Fields of fuel
Ed Reinhardt, president of Maui Electric Company (MECO) shares King’s concerns and Pacific Biodiesel’s vision. Reinhardt worries about the reliance on imported fossil fuel for Maui’s and the state’s energy needs.
‘This is one of the things that occasionally keeps me up at night,’ says Reinhardt. ‘It’s also one of the reasons why in recent years MECO has more aggressively pursued alternate energy resources through our non-utility company, Renewable Hawaii Inc. on Maui. Notwithstanding the state’s RPS (Renewable Portfolio Standards) mandate, and as the cost of imported fuel rises, it will become more economically feasible to develop renewable energy technologies and grow feed stock.’
He believes growing a local fuel crop is one of the things that may need to happen if we are to become self-sufficient in energy generation.
Reinhardt says MECO would seriously consider running more units with biodiesel if the island had a stable supply of biodiesel at a cost that would be effective for customers. The MECO’s acceptance of biodiesel will need additional consideration.
MECO currently uses B100 to cut down on emissions from two 12.5-megawatt diesel generators at the Ma’alaea Power Plant. ‘Biodiesel has a high [about 10 percent] oxygen content and using it on two of our diesel units during startup, shutdown and after overhaul engine break-in periods enables the units to stay within the limits of its environmental permit during these periods,’ says Reinhardt.
John R. Brooks II, manager of Maui Agricultural Partners also supports cutting this stranglehold: ‘We live on an island that is largely dependent on imports to sustain the basic lifestyle we enjoy. It makes sense to explore options that would enable us to survive any breakdown or significant interruptions of the delivery of those imports. The development of coordinated and interrelated agricultural operations, such as growing the fuel crops for biodiesel, would facilitate the local production of fuel and food to help meet local island needs.’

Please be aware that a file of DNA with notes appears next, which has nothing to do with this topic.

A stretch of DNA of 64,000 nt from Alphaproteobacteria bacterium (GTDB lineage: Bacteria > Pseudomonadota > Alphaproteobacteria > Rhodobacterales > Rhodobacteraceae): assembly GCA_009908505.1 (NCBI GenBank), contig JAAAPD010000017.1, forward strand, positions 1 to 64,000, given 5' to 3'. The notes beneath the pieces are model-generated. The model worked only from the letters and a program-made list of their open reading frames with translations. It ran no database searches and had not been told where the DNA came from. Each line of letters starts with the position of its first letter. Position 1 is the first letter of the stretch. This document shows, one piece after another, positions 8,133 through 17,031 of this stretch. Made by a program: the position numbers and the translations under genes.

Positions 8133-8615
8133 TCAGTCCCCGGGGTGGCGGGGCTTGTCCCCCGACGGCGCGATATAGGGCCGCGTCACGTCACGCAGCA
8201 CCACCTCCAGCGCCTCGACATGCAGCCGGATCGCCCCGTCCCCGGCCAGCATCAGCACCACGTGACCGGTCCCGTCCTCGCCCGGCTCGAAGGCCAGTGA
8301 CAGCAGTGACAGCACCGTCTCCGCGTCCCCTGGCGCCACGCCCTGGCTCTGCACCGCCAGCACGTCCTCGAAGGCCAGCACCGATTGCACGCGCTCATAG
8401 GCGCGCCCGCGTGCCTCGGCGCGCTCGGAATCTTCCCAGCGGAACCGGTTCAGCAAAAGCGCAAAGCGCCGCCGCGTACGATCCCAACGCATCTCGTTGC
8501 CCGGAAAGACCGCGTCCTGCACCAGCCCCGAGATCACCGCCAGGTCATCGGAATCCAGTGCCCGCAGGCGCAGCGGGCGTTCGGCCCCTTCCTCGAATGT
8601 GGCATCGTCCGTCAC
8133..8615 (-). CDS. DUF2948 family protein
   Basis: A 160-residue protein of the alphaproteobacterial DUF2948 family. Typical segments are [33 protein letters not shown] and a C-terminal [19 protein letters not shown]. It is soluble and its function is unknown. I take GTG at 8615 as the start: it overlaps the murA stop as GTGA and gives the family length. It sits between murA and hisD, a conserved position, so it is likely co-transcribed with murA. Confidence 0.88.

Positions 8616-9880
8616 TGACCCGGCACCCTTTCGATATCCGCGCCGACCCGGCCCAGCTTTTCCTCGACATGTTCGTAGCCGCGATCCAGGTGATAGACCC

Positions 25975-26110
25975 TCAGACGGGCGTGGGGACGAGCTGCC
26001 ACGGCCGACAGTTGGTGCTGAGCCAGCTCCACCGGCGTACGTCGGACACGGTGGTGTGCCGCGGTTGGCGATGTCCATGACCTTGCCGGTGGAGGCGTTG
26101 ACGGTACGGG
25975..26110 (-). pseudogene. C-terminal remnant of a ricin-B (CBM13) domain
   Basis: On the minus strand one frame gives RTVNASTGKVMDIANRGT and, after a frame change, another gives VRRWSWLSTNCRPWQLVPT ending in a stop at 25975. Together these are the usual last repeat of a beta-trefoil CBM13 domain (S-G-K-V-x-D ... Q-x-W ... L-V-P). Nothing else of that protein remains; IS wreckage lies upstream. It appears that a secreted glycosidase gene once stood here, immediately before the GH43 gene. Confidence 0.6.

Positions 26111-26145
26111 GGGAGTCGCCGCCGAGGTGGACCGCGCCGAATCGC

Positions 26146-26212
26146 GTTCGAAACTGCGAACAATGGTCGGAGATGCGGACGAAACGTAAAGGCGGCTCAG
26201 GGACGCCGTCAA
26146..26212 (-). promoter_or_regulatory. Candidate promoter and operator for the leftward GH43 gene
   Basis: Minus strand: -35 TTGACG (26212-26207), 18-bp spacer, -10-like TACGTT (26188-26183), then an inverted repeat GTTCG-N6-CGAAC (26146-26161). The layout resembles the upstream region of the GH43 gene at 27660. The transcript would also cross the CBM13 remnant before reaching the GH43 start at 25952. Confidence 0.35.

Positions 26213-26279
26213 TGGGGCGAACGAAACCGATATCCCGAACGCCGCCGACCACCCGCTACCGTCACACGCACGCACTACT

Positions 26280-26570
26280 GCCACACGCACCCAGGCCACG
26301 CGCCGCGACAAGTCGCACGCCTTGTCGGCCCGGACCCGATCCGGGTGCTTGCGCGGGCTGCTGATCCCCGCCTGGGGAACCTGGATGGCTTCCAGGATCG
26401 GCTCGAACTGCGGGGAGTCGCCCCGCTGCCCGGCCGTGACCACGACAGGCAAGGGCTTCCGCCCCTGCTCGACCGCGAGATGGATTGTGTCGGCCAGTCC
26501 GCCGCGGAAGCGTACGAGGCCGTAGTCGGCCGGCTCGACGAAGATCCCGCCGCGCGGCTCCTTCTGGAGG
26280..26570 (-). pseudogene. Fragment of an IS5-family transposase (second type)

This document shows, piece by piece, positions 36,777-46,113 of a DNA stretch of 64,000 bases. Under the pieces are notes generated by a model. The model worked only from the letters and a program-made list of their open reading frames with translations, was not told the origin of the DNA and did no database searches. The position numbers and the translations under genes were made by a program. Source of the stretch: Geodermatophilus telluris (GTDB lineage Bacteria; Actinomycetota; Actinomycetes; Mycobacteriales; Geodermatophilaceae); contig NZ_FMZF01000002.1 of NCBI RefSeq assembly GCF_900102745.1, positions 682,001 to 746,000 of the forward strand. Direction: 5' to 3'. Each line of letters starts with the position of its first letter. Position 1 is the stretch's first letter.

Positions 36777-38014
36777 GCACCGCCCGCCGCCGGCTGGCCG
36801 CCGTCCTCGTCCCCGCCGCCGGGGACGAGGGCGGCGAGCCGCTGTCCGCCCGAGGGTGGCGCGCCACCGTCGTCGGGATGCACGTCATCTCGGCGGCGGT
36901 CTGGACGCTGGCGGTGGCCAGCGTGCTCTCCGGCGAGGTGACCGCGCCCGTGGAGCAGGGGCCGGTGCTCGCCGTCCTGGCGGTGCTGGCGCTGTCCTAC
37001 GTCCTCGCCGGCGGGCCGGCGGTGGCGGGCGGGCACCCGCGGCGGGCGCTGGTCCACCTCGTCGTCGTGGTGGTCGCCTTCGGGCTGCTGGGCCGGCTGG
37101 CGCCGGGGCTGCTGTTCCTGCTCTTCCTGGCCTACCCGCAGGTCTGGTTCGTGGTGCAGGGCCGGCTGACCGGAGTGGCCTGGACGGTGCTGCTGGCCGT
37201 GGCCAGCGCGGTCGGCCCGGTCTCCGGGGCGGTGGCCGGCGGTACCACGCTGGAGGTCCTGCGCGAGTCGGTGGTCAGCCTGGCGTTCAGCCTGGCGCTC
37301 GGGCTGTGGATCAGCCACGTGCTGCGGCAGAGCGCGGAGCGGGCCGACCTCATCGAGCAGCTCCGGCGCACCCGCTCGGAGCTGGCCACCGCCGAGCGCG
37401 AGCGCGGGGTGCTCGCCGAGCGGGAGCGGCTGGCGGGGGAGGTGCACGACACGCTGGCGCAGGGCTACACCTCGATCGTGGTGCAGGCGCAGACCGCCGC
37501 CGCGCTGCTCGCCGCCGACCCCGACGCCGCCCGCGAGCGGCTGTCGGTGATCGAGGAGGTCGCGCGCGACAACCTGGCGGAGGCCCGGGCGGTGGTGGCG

The state’s renewable energy goal is to have 20 percent of Hawai’i’s electricity generated from renewable sources by 2020. Hawaiian Electic Company (HECO) spokesman Peter Rosegg says HECO would consider utilizing biodiesel if a sufficient steady supply is available at reasonable prices. Rosegg says HECO is considering biodiesel as a renewable energy source for their new proposed power plant. ‘The new plant we have applied to build by 2009 at Campbell Industrial Park will be fuel-flexible. That means the plant will be capable of burning naphtha or diesel to start and could change to biodiesel, ethanol or even hydrogen when these renewable become more locally available,’ says Rosegg.
Taking steps to develop a local feedstock crop on Maui, in June 2004 Pacific Biodiesel in partnered with Maui Land and Pineapple (MLP) on a yearlong experiment growing renewable fuel crops. According to Claire Sullivan, MLP’s manager of special projects and corporate communication, the trial project took place at the former pineapple farm at MLP’s Honolua Farm in West Maui.
Spearheading the project was Marco Rojas, a graduate from Earth University in Costa Rica. Rojas grew sunflower, safflower and soybeans on 30 10-by-10 plots. Unfortunately, the only results that could be measured were the weight gains among the local bird population. ‘The Franklin [birds] devoured the crops,’ says Sullivan.
Kelly King now realizes a successful demonstration project will require more acreage to allow for the ‘bird tax’ and to accurately determine the costs and the yields of oil per crop per year. She has been speaking with individual Maui and Kaua’i farmers interested in participating in a demo project. ‘Getting the land is not the issue,’ says King. ‘I have local farmers approaching me offering 80 to 100 acres ready to grow the seed crop.’
For now the obstacle is securing financial support, so the project can pay a local farmer to grow a seed crop such as sunflower, safflower, soybean or the Jatropha tree. ‘We just need to get the crop in the ground so we can calculate how much we can yield in Hawai’i’s climate and soil conditions and come up with hard figures of how much it will cost,’ says King.
She is working on an economic spreadsheet model that a team of students from Santa Clara University developed for Pacific Biodiesel. The spreadsheet allows her to plug in crop scenarios and calculate if the economics will work.